Dolls & Toys — 30 November 2001
Thoughts on Inappropriate Gifts from Loved Ones

Thoughts on Inappropriate Gifts from Loved Ones
Ask Kytka Archives: January 4, 2003

“I’m sure that many here have dealt with family and appropriate gifts (i.e. wood vs. plastic, gentle toys vs. violent ones, etc.). I have wonderful in-laws who love my kids and my sister-in-laws kids equally (of course ;). And although absolutely wonderful, my in-laws want my kids to have similar, if not the same, things (to be equitable and since we have a different philosophy for raising children they want our kids to have as much as the cousins get). In light of the fact that my in-laws are very considerate how can we, my husband and I, help them to purchase gifts that are in line with our life philosophy, i.e. less is more, substance over quantity, etc., etc. I guess I would like

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to help educate them on our lifestyle so they can make wise choices in gift buying (so they don’t spend money on something just for the sake of my kids having the same things as their cousins).”

Before I had a chance to answer this question, several wonderful Moms on our discussion list offered their advice which follows.

barbie bling

Parent One:

I’ve got some suggestions that have worked for me and for a dear friend who seeks a more Anthroposophical lifestyle. We sent out a letter back in November after our family started asking us what our girls wanted for Christmas/birthday/etc. The letter was written in friendly, open fashion and simply stated that because we already have so many lovely toys, we really didn’t want there to be piling on of more, that we wanted the girls to enjoy and come to appreciate what had already been given to them (nurturing gratitude rather than the idea of gimme, gimme, want more). We noted that since we plan to home school we are always seeking new books to build up our home library and we enclosed a book list, sectioned into thirds at random and assigned randomly to my parents, my husbands parents and his sister.

We explained that while it is possible to have too many toys, one can never have too many books because they can be rotated in and out depending upon a child’s interest/age at the time and aren’t nearly as hard to store as bulky toys. This worked and our girls got lovely and much coveted (by me) books for Christmas.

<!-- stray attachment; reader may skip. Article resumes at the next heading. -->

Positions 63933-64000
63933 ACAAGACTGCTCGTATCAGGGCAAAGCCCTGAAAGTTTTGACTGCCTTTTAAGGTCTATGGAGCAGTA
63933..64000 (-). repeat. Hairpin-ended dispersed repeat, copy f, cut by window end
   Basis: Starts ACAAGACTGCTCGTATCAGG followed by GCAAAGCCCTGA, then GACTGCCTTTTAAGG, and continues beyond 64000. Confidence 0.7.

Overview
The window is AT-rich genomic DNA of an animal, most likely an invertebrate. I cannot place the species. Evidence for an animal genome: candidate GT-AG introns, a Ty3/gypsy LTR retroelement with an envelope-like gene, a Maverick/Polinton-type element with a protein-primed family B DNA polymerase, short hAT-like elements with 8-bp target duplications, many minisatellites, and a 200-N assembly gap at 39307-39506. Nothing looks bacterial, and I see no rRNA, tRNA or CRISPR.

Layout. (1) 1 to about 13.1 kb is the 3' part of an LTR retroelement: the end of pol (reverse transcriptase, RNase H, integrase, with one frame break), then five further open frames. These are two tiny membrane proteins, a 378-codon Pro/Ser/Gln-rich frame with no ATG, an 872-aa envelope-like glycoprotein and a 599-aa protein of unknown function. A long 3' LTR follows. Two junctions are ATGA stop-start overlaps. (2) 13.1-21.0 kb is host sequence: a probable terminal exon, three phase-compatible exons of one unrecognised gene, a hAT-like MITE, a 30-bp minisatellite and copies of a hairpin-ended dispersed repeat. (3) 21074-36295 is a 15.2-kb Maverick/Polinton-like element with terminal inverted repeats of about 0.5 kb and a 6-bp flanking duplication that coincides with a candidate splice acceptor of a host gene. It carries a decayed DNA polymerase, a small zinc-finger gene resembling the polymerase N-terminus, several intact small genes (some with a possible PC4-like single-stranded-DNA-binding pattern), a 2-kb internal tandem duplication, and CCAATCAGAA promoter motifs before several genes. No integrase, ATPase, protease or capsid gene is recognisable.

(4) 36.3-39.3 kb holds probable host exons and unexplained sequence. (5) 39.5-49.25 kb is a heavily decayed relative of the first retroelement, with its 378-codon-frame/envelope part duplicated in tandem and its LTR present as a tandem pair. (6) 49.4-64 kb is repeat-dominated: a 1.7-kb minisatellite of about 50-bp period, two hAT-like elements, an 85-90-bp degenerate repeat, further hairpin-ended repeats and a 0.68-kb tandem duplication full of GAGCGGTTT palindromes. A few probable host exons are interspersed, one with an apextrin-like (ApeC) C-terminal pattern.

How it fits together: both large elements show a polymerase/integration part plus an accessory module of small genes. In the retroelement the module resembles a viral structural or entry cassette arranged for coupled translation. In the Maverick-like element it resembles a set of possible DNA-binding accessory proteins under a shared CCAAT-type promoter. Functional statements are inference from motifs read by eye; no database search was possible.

My friend visited her in-laws and bookmarked on her Mother-in-Law’s computer some appropriate toy sites such as Magic Cabin, Rosie Hippo, Hearthsong, et al and taped a list of suggestions to the computer monitor. Her Mother-in-Law found this to be convenient and had the gifts shipped directly to my friend (who lives in another state.) Links to such sites could be sent to family members via email to accomplish the same thing.

I’ve found that frank, open, and positive letters to our family detailing WHY we are living as we do (but not critical or implying that the way others live is wrong) really seems to educate rather than alienate them and they seem to come around. Just my two cents.

Parent Two:

One thing that really helps here is catalogs. I put my parents and my in laws on the Rosie Hippo, Magic Cabin, and Chinaberry catalog lists so they get them throughout the year as do we. When it nears a holiday or a birthday I pull out my catalogs and give them suggestions. Our rules are just no characters (as in Disney, this year I did give in to Little Bear, Angelina, and Thomas as we have books about them and they don’t have to know that there are actually TV shows about them – we have videos but they don’t have to know that Little Bear is on daily on Nick Jr.), our other rule is no plastic. I have made it clear that we would rather them have one awesome toy than 10 crappy ones!